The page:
John Frain (03:50):
That’s right. Yeah. Yeah. 91. Um, Lou Macari was, we had a big turnover of managers in the three, four years before. So, so Lou Macari, uh, came, I think in the October, November of that season, maybe a bit, a little bit later and we had a good run to the Leyland Daf Cup final, absolutely fantastic game. We beat Tranmere 3-2 uh, John Gayle scored two, two goals to the best goals you’ll see at Wembley, um, Ian Clarkson playing that game as well. Dean Peer, uh, so lots of old Cobblerss connections and in the following season, Terry Cooper took over in the summer and we, we had a really good 12 months, really good set of lads. We managed to get promotion back to division one. What, like you said, the equivalency championship now,
Charles Commins (04:30):
Would you say that that was kind of your best period of time at Birmingham?
John Frain (04:34):
Definitely. Yeah. I think from 91 to 94, 95 played, the best foot in my career, really. And as a whole, you know, we enjoyed a bit success cuz you know, the years before weren’t great. One of, so debut the old division one, which again, commitment the apprenticeship now and we sort of slid down the leagues and struggling to avoid was inion fights most season, you know, when you do get those days do come around, you really do learn to appreciate them. Cause the after you and far,
Charles Commins (05:03):
So when, when you signed for the Cobbs, I mean, I mean there was that little bit of time at, at Birmingham city. I think, I believe you, you were quoted and this might be, have been right after actually the final whistle at Wembley where you were quoted to say it’s not bad. Considering 12 months ago, I was roting in the reserves at BI. How would did that spell towards the end of your, your time at Birmingham city? What was that transition like? That, that period of obviously not being in the team that often, and then looking away before eventually signing for the Cobbs
John Frain (05:36):
Barry fry was managed to think towards 95, 96 and we had a real disappointing end of the season. Um, and that season, it was also my testimonial. So we had a testimonial game, which sort of culminated the game against SA Villa. We finished a season poorly and it ended up with Barry the SAC. And in that, that close season, I was outta contract sort of spoken to Barry about contracting. He was talking about two year, two year deal. I was in limbo really after no left, Trevor Francis took over and he, he, he was like quite straight with me. Um, he offered me a 12 year deal, said, I can’t guarantee your place. It’s, you know, up to you. And I just felt at the time that I, I owed I another a year, but um, just felt it was wrong time to walk away after my testimonial looking back.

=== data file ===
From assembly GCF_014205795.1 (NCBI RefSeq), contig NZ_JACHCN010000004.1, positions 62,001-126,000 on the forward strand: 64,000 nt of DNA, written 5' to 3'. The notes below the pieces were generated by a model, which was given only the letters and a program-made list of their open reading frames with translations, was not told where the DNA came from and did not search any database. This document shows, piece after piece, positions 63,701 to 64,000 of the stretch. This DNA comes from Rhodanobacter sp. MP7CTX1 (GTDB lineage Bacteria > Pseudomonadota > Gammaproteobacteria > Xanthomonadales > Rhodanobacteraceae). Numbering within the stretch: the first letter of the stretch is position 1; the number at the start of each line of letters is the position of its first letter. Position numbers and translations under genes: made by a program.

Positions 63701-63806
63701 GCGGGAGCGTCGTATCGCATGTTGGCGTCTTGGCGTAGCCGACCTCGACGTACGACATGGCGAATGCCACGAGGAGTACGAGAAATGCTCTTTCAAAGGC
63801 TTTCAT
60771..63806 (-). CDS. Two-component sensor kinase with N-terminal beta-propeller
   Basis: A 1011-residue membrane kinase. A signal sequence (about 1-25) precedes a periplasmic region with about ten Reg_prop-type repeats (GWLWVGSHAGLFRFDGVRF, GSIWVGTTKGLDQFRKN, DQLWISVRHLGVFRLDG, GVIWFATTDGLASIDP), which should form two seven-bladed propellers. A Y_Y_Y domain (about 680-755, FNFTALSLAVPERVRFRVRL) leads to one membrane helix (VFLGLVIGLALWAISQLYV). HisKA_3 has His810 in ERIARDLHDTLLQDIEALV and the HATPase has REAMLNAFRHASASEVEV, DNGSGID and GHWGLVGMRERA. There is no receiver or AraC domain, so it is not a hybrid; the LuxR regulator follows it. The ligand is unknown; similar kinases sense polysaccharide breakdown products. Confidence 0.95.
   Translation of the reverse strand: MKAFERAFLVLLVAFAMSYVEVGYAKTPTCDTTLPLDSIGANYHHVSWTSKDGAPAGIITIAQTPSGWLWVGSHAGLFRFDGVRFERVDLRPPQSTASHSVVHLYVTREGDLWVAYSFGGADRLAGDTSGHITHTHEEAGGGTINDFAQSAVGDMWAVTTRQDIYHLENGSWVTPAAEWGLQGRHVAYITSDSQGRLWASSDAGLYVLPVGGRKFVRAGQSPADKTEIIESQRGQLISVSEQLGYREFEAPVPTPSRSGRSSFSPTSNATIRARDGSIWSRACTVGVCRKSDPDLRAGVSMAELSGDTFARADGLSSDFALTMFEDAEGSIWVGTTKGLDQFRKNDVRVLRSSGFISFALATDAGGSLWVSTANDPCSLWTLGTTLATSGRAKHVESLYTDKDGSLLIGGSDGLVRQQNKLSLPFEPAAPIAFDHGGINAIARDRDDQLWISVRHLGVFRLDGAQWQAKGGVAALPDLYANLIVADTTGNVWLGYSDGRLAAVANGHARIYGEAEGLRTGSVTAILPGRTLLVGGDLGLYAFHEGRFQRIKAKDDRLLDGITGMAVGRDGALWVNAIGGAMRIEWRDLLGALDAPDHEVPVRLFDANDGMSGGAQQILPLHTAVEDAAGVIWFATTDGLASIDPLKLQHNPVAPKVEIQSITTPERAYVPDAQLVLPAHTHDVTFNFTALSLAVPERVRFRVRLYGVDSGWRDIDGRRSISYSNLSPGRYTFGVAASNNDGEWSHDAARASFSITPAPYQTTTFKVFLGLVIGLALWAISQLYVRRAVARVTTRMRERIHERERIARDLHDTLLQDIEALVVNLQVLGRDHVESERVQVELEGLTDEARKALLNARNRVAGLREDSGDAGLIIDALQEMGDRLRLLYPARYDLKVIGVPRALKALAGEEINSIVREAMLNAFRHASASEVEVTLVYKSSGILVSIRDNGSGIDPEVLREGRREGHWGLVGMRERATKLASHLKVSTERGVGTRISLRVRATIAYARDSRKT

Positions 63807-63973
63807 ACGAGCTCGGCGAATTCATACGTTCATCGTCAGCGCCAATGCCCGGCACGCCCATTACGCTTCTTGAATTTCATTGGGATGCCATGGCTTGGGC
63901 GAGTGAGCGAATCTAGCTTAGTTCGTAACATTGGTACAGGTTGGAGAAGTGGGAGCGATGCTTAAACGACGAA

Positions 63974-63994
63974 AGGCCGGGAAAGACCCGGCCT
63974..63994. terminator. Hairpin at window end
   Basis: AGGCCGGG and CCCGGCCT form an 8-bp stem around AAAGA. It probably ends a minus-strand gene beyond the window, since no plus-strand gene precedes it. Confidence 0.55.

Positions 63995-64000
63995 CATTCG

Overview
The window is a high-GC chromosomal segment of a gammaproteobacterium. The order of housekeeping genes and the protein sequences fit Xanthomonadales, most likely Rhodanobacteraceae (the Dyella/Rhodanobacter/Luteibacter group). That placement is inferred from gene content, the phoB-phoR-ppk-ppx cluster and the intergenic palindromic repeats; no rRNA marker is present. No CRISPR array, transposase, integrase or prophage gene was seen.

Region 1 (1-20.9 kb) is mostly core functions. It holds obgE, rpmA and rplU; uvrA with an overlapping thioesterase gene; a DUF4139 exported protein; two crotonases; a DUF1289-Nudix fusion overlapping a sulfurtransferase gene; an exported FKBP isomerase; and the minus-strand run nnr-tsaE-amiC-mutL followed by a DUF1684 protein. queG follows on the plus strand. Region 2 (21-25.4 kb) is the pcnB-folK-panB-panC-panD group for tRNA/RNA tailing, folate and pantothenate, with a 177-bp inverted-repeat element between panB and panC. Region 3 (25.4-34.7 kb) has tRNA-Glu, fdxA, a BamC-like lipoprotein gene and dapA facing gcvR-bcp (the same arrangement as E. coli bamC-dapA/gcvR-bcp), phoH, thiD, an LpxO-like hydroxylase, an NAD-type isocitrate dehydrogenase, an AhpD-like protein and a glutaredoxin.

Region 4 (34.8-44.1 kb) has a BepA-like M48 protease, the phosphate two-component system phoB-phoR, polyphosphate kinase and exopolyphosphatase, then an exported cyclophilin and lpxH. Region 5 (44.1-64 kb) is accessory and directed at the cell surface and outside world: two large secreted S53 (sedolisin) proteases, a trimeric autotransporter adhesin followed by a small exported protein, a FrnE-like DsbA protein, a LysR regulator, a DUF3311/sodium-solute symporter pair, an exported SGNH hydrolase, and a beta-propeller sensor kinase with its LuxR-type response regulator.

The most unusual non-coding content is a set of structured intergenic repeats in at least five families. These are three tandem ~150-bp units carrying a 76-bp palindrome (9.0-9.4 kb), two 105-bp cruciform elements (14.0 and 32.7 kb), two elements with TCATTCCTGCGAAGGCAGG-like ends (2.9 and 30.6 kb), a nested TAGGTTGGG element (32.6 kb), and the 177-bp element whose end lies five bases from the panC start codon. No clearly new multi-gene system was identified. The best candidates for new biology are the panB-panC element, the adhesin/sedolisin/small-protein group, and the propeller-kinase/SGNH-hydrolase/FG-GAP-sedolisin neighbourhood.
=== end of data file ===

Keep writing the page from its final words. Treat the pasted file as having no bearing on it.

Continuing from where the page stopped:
John Frain (06:19):
Um, it probably would’ve been the best thing for me and for, for Bernie, if I’d had gone then, but it was came pretty apparent very, very quickly, um, that I wasn’t gonna figure at all in the new manager’s plans. Uh, and it was a case of just training with first year, second year pros and, and Y TSS. And it came quite so, uh, you know, day in, day out, you may joining your session with the first team or, you know, when they’re a bit short or whatever, I did play one game in that season in October, we weren’t going through a, a very UCH, I think quote, the saying said, he’d give everyone else a go, hadn’t give me a go. So we playing against sportsman away and I did, I didn’t play very well. I mean, I’d have very poor game. Um, but that was my one show.
John Frain (06:57):
I was that again, uh, I thought I had a good enough sort of P that someone might come and come and have a look and he’s got try and she, right, right. Attitude really. Um, I think that’s something I’ve always, you know, done okay. With, during my career, I had a strong mental attitude and, and there was some, some days there, it was like, you know, you train him as six, seven LA. They all about 20, 19 18. It was really tough. So it came to just before Christmas, I had a, I pulled Mac groin in a training session. So I ended up having a, her new operation and I run up to Christmas. I, um, bumped into to napkins, like used to live like quite local to myself in sunny hall. And he said, you watch what you’re doing. He said, you gotta get yourself out there.
John Frain (07:36):